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Vampire: The Masquerade courts controversy once again, this time over ‘bleed’

Paradox’s World of Darkness studio will publish additional safety materials to strengthen consent-based play

Cover art from the Vampire: The Masquerade Players Guide book showing a woman with a bloody mouth walking down a brighly-lit strip at night. Image: Mark Kelly/Paradox Interactive
Charlie Hall is Polygon’s tabletop editor. In 10-plus years as a journalist & photographer, he has covered simulation, strategy, and spacefaring games, as well as public policy.

Vampire: The Masquerade publisher Renegade Games shared a single two-page spread late last week that caught some in the tabletop role-playing game’s community by surprise. In it, Paradox Interactive’s World of Darkness studio invoked a sensitive role-playing concept called “bleed,” sparking commentary and, in some cases, outrage. On Wednesday, World of Darkness clarified that material with the release of more pages of content — and, once again, the promise of more thorough safety materials to be published at a later time.

When Vampire launched its 5th edition in 2018 many, including Polygon, were critical of developer White Wolf’s decision to include the game’s traditional themes of vampire-related sexual violence without a fulsome discussion of in-game safety and consent. Based on that criticism, White Wolf made the decision shortly before that year’s Gen Con to reincorporate safety materials it had previously intended to publish separately as a free supplement at launch. That appendix, titled “Advice for Considerate Play” is now included in all digital and physical copies of Vampire: The Masquerade 5th Edition Core Rulebook.

White Wolf, on the other hand, was effectively dissolved by Paradox following the mishap and a broader series of high-profile, unforced errors across multiple Vampire publications. Development of additional Vampire materials was brought in-house by Paradox for greater supervision, with publication managed by Renegade. The TTRPG has otherwise proceeded apace, buoyed by several seasons of a well-regarded actual play series.

Earlier this month, however, Renegade sent out a preview of its highly anticipated supplement Blood-Stained Love, a sourcebook intended to help add richer storylines involving romance to Vampire. In an email sent to customers, it touted “themes of love, control, and manipulation,” while at the same time invoking the concept of “bleed.”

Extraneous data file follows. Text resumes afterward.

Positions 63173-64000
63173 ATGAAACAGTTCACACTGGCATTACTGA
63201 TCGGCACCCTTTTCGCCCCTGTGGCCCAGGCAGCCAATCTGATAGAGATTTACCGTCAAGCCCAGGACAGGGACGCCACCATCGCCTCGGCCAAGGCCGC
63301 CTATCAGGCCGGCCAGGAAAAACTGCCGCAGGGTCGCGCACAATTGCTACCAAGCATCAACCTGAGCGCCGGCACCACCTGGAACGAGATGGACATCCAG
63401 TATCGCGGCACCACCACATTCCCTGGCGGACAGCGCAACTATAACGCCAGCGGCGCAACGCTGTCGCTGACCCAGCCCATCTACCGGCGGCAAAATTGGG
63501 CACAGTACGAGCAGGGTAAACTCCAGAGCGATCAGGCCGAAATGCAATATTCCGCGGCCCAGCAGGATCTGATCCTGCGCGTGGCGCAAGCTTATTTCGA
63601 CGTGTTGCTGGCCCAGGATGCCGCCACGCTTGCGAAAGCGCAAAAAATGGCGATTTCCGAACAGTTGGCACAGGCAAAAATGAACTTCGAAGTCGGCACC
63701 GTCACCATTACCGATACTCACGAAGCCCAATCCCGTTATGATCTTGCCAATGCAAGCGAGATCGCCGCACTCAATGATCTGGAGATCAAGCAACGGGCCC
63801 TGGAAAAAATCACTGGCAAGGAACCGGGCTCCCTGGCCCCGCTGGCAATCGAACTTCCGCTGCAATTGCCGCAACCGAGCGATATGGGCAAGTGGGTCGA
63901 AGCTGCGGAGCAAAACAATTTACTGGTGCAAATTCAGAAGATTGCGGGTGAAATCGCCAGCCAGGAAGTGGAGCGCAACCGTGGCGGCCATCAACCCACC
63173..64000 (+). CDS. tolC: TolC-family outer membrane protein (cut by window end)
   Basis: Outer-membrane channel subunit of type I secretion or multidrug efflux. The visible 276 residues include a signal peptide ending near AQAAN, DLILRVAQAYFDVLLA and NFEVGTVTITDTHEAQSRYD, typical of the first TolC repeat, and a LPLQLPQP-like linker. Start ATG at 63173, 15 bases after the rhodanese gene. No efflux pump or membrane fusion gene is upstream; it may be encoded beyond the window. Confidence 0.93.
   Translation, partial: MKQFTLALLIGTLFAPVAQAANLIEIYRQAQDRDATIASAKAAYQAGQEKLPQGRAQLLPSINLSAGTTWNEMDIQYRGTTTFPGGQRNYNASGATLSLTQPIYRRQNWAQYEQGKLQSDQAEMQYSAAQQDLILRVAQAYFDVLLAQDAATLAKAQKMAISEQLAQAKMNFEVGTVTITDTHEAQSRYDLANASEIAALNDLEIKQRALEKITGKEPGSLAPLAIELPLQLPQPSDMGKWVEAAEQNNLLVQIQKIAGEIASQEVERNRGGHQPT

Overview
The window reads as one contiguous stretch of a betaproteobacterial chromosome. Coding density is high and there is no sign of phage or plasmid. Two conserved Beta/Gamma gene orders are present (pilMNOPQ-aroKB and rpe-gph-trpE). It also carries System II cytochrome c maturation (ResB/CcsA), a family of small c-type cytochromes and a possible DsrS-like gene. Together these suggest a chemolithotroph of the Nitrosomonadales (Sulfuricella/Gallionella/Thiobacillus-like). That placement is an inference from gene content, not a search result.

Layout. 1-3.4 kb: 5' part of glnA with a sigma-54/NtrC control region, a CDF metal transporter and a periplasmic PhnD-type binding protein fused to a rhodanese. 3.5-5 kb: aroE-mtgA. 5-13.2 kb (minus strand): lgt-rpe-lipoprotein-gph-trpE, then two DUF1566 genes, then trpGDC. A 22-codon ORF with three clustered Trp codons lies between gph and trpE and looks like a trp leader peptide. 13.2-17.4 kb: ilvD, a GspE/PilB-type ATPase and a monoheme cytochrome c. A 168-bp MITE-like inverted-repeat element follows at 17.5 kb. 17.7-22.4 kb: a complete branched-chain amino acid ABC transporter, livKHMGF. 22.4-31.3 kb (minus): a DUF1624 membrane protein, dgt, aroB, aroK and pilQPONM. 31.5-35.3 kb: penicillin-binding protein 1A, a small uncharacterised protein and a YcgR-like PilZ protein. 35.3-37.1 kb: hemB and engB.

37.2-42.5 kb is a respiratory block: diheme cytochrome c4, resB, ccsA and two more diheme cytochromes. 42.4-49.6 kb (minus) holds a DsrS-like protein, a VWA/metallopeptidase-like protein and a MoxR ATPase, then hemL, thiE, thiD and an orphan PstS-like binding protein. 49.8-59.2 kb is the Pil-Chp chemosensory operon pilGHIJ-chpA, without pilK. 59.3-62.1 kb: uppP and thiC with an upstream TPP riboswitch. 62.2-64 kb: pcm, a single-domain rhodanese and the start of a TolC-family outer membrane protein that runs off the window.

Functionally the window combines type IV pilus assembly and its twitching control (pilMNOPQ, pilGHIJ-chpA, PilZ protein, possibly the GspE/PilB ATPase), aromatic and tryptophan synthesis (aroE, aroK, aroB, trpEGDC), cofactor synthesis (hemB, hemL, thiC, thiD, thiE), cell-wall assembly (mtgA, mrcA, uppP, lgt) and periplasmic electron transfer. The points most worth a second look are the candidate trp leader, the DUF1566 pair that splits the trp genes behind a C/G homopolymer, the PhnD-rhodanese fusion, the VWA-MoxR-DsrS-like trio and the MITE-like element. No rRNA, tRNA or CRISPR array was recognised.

A two-page spread describing the use of bleed in Vampire, including a sidebar titled “Playing for bleed.” Image: Paradox Interactive/Renegade Games

Bleed was formally defined by game designer Emily Care Boss in 2007. It’s the process by which the emotional aspects of role-playing can cross over into a player’s real-life and vice versa. Bleed is especially sensitive in the context of Vampire, which is known for its extremely intimate content. Feeding on blood is described as a sensual act for most vampires, and even more so for their human victims. But the game’s stock and trade also deals with the at times sordid relationships among vampires themselves, which can span centuries.

Bleed was previously mentioned in its 5th edition, including as a sidebar in Vampire: The Masquerade Players Guide alongside with guidance to check-in with other players in your group through “open, honest communication” and “established rituals of getting into and out of character.” The pages shared in Renegade’s email, unfortunately, made no mention of these safety tools in context, once again making it appear that the current designers of Vampire were not taking the wellbeing of players to heart.

Among the loudest critics of this particular invocation of bleed being shared without safety context was Jacqueline Bryk, the very same writer who authored the free supplement for Vampire’s core rulebook in 2018. Bryk shared their thoughts on the preview pages through TikTok, calling Paradox’s decision to include the material “irresponsible.”

@rufflejax #stitch with @improvgm Here I am, massively burned out on VtM, still talking about it even after being brushed aside. when did "This is a game about monsters, don't use it to be a monster yourself" become a cute little aphorism? #vampirethemasquerade #v5 #paradoxinteractive #renegadestudios #vtm ♬ original sound - Jax Romana

“Moralizing bleed like this is how we get creeps at the table,” Bryk said. “This is inelegant, irresponsible, and to be honest I don’t really want to see the influx of goth dudes coming to Vampire LARPs to play for bleed, or going the other way and deciding I’m too cool for bleed. [...] You’re going to get emotional constipation either way.”

Due in part to the comments of Bryk and others in the TTRPG community online, Renegade released three additional pages on Wednesday from Blood-Stained Love. These pages do a more thorough job of discussing the pitfalls of bleed, and give useful guidance on how to manage its use at the table — a process that it refers to as “calibration.”

At the same time, Paradox, through its World of Darkness account on X, also made a pledge to go deeper on the subject of bleed in a future release.

“We thank everyone from the community who contributed to the discussion about bleed last week, and what this word means at your tables,” Paradox said. “This discussion inspired us to bring you more materials on safety tools, usable across all World of Darkness settings. To give you more tools to navigate the subject of bleed and its calibration, we’re preparing an additional resource with the help of roleplaying research, additional sensitivity reading, and community feedback. This PDF will be available to download for free from our website when VTM: Blood-Stained Love releases!”

Vampire: The Masquerade - Blood-Stained Love arrives at retail in January 2024.